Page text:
An idiom is a way of saying something in a fancy way! An idiom is an expression that cannot be understood from the meanings of its separate words but has a separate meaning of its own. Confused? Take the example, “ It’s raining cats and dogs.” This is an idiom that means it is raining very heavily, and not that cats and dogs are actually falling from the sky!
Let’s learn more about color idioms popularly used while speaking in English.
Today we are going to discuss Arbor Day and the Future Time Tense Phrase “going to.” The Future Time Tense “Going to” isn’t hard to use. Let’s look at an example:
On Arbor Day, individuals and groups are encouraged to plant trees. Nowadays, many people, in many different countries, observe this green holiday. Levi is going to celebrate Arbor Day too.
After reading the example, you may have deduced that the Future Time Phrase “going to” simply means somebody will do something in the future. In the above example, Levi will celebrate the occasion by planting a tree.
This can be rewritten as:
“Levi will celebrate Arbor Day.”
Both sentences are correct and have the same meaning.
A noun is the name of a person, place, or thing. When we specify who or what we are particularly speaking of for the listener to be able to relate to, that’s called a noun.
Types of Nouns with examples
Types of Nouns
Name of a person, a place, an animal, or thing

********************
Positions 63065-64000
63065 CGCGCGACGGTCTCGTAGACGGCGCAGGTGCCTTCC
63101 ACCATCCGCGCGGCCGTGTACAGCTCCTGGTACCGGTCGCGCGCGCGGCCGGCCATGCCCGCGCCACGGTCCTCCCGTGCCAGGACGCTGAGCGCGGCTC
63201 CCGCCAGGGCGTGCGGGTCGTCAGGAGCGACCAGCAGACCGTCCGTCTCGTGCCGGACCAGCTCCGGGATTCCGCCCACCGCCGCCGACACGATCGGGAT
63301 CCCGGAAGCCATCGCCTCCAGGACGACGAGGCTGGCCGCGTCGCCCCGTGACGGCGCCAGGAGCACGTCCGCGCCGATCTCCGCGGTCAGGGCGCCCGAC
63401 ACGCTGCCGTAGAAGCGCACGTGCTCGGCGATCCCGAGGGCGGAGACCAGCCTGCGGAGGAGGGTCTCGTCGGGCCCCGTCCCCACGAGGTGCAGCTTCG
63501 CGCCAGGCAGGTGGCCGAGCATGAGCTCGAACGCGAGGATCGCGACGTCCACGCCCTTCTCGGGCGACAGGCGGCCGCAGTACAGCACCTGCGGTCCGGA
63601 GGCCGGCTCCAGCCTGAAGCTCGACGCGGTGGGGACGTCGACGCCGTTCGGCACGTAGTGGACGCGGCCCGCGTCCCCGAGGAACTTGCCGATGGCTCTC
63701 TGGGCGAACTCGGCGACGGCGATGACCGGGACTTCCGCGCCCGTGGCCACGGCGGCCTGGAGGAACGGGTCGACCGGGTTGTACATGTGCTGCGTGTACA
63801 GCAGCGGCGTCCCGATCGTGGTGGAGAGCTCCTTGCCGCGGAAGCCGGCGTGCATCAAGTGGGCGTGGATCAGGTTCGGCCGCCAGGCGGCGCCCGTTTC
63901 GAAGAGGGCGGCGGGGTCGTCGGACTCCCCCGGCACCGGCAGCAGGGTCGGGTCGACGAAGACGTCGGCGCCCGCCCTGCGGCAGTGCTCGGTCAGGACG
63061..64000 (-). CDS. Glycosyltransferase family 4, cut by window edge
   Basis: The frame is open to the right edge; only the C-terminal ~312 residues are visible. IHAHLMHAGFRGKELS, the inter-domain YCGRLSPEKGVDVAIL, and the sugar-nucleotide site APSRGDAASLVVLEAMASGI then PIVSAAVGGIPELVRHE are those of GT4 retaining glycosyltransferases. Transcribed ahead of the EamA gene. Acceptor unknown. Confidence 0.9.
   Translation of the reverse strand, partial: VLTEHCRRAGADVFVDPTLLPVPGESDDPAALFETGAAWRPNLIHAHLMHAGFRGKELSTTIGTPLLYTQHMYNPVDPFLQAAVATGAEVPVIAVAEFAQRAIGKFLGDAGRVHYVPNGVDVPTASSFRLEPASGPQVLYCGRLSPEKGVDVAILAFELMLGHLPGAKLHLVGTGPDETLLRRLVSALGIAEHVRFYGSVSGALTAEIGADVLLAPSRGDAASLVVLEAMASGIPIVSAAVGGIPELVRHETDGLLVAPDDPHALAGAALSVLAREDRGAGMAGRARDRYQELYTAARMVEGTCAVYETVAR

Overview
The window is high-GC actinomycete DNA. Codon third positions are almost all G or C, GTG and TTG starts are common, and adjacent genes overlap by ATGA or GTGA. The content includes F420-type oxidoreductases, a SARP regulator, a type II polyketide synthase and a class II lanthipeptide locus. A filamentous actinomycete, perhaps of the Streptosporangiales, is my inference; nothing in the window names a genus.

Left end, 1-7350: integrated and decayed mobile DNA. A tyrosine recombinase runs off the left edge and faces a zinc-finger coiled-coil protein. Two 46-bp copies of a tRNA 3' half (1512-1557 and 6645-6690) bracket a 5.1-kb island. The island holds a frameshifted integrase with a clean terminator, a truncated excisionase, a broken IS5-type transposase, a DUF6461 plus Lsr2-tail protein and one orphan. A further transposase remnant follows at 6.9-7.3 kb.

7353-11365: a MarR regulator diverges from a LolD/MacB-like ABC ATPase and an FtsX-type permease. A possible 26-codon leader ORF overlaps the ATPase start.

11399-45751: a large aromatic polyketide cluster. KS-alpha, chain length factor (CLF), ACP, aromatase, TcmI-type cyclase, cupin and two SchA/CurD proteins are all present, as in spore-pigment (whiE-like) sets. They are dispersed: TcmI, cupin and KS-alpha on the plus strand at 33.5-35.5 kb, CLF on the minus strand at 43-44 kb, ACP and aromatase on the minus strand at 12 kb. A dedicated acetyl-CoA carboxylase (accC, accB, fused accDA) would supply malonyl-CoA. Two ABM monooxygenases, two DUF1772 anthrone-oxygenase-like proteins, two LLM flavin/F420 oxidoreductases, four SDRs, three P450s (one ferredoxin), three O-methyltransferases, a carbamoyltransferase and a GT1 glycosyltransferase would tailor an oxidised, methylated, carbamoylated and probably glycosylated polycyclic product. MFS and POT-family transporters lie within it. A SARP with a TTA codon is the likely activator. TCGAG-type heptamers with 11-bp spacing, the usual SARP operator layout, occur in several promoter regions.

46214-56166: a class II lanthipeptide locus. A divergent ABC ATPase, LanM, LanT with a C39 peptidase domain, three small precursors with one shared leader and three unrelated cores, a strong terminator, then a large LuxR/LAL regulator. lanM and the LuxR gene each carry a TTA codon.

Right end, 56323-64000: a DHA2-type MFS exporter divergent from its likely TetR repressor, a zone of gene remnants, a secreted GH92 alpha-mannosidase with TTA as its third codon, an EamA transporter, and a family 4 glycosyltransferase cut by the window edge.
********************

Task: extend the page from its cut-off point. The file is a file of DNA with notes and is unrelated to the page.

Max, Burj Khalifa, October.
Name of a class or section of people, animals, or things
Teacher, Doctor, Tiger
These are feelings, quality or characteristics, ideas, or state of being.
Happy, anger, honest, rich.
Denotes a group of nouns or a set of things. They are a group of common nouns and can be counted.
Shoal of fish, Swarm of bees, pack of wolves.
How can we identify the type of Noun?
There are 4 main types of nouns to identify:
Proper Noun: Proper nouns is the name of a person or of something you specifically imply. It is the name of a person, place, animal or thing Examples: Wall Street Journal, Albert Einstein, London, Monday, etc
Common Noun: It refers to the name of a class or section of people, animals, or things. Examples: Teacher, Nurse, Street, Post office, Table, Bench, etc
Abstract Noun: They are nouns used to define anything that cannot be seen, touched, or sensed by any of our senses. An idea, a state of being, a feeling, a quality, or a characteristic quality can be termed abstract nouns. For example, you can be sad, and feel the emotion, but not touch it, smell it, taste it, or even see it, but you do know it exists within you.
Collective Noun: Nouns that are considered to be a group of nouns or a set of things, people, animals, emotions, or concepts considered as a single whole. They are a group of common nouns and can be counted. For example, a banana is a common noun, the collective noun for it will be a bunch of bananas/hand of bananas.
Tara was goingto Ceylan when it changed its name to Sri Lanka.
Sometimes, Narrative Tense uses a mixture of tenses. For example, when talking about two events that began and ended in the past, you may have to use both Simple Past and Continuous (Progressive) tense. Especially if you were interrupted while doing something.
As you may recall, Simple Past Tense used the Infinitive Verb + ed. For instance, you may hear a Native English speaker say:
“Yesterday, I walked to work.”
This is a Simple Past Tense. The speaker began and ended their walk yesterday.